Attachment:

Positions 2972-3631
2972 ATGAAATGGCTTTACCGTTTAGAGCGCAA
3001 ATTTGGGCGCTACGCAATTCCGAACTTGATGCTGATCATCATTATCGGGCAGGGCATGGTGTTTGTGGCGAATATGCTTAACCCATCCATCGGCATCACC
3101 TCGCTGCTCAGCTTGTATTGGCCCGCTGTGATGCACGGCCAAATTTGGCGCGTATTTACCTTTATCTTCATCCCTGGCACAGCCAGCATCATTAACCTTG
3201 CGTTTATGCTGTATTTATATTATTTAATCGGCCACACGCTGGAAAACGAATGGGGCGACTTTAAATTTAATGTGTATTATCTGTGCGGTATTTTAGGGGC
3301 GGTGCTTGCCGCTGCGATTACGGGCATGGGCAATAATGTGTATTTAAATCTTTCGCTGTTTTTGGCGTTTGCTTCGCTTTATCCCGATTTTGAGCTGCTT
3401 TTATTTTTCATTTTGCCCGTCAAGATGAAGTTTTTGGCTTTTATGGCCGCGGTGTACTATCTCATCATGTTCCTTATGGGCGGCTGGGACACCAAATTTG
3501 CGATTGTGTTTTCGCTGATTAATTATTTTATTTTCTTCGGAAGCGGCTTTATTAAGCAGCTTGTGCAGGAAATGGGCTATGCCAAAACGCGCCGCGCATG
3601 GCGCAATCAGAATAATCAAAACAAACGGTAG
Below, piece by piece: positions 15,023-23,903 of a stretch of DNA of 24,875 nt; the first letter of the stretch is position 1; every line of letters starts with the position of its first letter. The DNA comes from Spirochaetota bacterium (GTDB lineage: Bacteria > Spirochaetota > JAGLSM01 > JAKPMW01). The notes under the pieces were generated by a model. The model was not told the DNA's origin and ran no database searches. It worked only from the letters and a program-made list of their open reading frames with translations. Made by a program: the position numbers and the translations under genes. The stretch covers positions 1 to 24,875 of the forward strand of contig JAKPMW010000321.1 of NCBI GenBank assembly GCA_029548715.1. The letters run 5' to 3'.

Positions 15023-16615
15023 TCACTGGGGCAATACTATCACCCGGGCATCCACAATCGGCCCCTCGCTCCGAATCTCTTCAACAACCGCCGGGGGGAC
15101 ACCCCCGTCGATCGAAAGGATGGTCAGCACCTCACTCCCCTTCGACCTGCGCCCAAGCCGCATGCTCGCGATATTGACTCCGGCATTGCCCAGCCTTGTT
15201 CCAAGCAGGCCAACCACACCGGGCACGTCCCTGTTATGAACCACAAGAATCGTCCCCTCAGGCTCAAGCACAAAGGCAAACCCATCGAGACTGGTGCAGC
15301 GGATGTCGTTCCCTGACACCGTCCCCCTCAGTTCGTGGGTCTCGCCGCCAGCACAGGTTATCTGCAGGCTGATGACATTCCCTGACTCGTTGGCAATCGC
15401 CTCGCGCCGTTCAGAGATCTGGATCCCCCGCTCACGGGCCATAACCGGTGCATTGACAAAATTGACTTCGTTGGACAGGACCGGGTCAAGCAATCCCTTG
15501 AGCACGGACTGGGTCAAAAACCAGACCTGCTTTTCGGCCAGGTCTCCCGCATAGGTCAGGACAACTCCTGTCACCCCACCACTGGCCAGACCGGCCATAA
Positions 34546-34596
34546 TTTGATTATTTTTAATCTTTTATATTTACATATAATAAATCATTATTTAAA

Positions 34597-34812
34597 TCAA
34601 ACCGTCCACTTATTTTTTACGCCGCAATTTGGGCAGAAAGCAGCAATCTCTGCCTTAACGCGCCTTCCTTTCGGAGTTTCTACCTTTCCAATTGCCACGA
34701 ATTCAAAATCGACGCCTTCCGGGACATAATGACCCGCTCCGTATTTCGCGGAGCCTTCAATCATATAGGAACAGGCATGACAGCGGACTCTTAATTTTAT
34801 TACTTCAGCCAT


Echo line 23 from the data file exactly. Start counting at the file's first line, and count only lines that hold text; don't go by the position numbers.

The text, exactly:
34701 ATTCAAAATCGACGCCTTCCGGGACATAATGACCCGCTCCGTATTTCGCGGAGCCTTCAATCATATAGGAACAGGCATGACAGCGGACTCTTAATTTTAT